One of the finest finishers in the world of Rugby League must have cut a disappointing figure as he surveyed the aftermath of the Great Britain Lions' 12-8 defeat against New Zealand in Auckland on Saturday.
Tommy Makinson - Super League's top try scorer this year with 23 touchdowns - suffered a shoulder injury as Saints lifted the Super League trophy last month which forced him to pull out of the end of season tour of the southern hemisphere and it begs what some may feel is a hypothetical question: Would he have done a more clinical job than fellow international Jermaine McGillvary when the winger was bundled into touch following a do-or-die tackle from Kiwi forward Kenny Bromwich.
The Lions were only trailing 12-8 with 77 minutes on the clock and a try at that stage would have levelled the scores with the kick to come.
Maybe Makinson would have gone about it in a different manner and a master at delivering the goods when the odds are heavily stacked against him but while we'll never know, BBC TV guest pundit Denis Betts insisted: ''I think McGillvary should have done better.''
It will be a moment which will haunt him for the remainder of the tour but it must be said that Great Britain were a little unlucky to finish second best points wise.
Unfortunately, ineffectual finishing and a lack of genuine pace in a number of key areas far outweighed their excellent defensive qualities.
It wasn't a game worth writing home about but not wishing to sound biased, I thought Saints Jonny Lomax, who replaced club colleague Lachlan Coote at full back, was one of few outstanding players on the park.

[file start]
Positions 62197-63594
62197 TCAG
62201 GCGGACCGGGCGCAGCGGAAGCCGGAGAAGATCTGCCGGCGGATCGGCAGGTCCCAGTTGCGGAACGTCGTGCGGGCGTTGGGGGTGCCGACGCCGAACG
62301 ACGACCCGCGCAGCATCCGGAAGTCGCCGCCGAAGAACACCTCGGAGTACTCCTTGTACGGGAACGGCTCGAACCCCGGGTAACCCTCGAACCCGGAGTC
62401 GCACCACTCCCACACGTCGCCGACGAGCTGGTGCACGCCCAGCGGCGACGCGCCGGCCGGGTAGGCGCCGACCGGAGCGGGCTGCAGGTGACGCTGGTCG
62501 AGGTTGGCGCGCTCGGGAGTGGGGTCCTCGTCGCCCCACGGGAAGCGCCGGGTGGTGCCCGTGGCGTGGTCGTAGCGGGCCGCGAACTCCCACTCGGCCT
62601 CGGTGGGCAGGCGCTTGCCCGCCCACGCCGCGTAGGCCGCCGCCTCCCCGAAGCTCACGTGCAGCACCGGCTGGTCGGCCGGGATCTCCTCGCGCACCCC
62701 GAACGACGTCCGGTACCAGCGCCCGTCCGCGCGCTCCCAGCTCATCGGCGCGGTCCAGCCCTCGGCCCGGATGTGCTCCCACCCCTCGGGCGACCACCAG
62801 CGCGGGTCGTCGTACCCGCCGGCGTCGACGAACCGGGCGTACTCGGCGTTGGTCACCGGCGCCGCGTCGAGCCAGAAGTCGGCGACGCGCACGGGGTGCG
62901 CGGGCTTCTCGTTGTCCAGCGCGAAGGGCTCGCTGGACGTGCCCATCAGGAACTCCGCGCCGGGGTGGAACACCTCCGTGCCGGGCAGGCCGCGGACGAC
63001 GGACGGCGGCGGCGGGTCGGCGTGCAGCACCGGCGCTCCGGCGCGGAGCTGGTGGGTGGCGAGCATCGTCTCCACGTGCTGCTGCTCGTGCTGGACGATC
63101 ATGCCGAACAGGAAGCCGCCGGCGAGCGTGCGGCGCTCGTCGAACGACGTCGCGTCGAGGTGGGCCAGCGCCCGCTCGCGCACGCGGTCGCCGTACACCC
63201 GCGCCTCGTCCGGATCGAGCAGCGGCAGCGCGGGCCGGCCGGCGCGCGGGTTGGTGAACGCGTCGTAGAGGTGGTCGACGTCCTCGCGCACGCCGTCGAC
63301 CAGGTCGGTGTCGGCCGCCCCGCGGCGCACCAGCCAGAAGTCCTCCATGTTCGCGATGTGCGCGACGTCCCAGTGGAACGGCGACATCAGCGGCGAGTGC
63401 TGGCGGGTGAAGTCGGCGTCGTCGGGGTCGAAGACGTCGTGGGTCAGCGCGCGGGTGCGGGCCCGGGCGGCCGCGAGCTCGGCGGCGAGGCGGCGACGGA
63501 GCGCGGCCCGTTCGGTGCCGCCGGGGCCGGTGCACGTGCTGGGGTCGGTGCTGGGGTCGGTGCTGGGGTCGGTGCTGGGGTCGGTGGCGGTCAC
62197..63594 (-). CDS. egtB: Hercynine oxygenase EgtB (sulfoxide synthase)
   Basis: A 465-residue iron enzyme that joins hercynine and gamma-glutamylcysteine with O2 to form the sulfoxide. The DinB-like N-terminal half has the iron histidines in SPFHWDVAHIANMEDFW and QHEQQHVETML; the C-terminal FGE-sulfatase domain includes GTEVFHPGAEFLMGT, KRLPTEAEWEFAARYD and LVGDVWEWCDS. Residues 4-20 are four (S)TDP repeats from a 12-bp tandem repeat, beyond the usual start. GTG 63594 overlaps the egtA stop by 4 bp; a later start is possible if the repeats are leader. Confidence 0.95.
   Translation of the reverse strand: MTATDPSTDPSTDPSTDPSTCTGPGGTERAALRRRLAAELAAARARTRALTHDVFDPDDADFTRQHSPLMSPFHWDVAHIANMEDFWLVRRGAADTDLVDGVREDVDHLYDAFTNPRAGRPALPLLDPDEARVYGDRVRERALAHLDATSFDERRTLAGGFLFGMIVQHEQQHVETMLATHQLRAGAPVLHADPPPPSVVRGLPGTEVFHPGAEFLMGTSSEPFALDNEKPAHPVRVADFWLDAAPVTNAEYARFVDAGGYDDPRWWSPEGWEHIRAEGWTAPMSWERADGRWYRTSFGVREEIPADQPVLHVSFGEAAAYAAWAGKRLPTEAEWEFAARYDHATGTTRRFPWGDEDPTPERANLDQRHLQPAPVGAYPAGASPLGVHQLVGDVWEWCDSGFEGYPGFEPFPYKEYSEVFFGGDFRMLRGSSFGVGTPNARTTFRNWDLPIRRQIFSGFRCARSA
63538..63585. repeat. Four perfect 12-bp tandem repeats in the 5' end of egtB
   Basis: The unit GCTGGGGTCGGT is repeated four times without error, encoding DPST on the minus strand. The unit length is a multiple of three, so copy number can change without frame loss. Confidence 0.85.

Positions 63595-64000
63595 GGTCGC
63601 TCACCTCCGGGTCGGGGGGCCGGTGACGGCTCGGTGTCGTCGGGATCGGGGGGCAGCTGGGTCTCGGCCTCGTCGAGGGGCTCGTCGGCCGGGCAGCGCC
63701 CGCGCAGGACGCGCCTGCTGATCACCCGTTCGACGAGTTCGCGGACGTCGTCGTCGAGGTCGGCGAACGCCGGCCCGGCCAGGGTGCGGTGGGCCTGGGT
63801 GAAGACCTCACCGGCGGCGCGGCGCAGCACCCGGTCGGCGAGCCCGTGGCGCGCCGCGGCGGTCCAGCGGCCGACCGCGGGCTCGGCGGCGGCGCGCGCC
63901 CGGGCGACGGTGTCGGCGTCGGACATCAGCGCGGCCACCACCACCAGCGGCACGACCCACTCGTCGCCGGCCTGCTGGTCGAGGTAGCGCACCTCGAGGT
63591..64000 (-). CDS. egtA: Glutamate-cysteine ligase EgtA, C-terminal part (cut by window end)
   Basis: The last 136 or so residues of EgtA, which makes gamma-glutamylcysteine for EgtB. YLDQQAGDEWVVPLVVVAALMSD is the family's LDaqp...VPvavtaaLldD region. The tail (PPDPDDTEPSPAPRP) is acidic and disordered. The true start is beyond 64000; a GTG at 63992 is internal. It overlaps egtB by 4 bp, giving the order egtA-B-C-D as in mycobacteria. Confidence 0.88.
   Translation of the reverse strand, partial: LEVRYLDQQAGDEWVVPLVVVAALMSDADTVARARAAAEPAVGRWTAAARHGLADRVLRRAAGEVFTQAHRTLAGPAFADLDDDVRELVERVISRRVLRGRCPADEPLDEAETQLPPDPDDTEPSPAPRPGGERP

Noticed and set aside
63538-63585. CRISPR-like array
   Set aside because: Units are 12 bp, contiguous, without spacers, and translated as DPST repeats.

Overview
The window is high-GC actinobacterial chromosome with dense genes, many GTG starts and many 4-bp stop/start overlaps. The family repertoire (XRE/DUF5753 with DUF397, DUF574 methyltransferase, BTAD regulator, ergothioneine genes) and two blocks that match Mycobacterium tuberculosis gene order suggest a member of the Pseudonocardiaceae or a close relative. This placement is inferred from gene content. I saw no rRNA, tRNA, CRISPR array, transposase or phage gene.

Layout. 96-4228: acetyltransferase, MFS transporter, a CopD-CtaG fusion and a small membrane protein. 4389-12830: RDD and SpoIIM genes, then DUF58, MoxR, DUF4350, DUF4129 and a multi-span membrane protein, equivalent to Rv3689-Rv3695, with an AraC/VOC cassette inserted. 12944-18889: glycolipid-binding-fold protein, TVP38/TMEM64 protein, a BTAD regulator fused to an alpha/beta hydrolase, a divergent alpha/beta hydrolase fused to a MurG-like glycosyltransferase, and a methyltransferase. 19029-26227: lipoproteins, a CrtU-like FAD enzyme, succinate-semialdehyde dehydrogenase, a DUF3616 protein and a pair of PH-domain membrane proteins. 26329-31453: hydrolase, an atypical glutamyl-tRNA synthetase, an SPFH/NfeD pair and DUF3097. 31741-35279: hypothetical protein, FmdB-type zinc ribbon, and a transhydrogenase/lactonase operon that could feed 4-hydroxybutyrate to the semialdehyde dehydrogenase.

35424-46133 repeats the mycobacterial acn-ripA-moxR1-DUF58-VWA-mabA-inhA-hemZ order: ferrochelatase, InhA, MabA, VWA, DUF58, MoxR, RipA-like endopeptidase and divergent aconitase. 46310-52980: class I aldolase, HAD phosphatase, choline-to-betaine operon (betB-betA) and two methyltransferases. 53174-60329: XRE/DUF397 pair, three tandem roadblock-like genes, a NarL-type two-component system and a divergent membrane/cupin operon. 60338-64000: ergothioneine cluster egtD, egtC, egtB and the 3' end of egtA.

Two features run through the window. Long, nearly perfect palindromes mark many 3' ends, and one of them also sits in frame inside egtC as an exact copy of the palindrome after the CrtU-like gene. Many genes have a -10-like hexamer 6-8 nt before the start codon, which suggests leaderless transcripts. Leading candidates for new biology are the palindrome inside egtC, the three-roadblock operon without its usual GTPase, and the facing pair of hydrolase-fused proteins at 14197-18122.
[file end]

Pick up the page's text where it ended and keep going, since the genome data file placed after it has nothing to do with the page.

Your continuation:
Super League team-mate Alex Walmsley also made one or two blockbusting runs when introduced from the bench but was one of the GB players caught napping as the Kiwis created one of their two second-half tries.
It was a bad week-end all round for lovers of the oval ball sport.
The Lions, who had suffered defeat the previous week to a Tonga International XIII, didn't lack self-confidence going into the first of the two Tests against New Zealand but fell short when it mattered most, while the over hyped England Rugby Union side were blitzed 32-12 by underdogs South Africa in the Japan World Cup Final.
Neither was I surprised by the demise of Eddie Jones' charges after the over-the-top publicity they received before and during the competition.
Reading some the daily newspapers on the eve of the final, you could easily have been lulled into a false sense of security that England only needed to turn up on the day to collect the trophy.
But in this day and age of modern technology, the players will have known what was being said back home and this will have put added pressure on them to succeed, whatever they say.
It's the old, old England story of initially putting a team on a pedestal - and then knocking them down!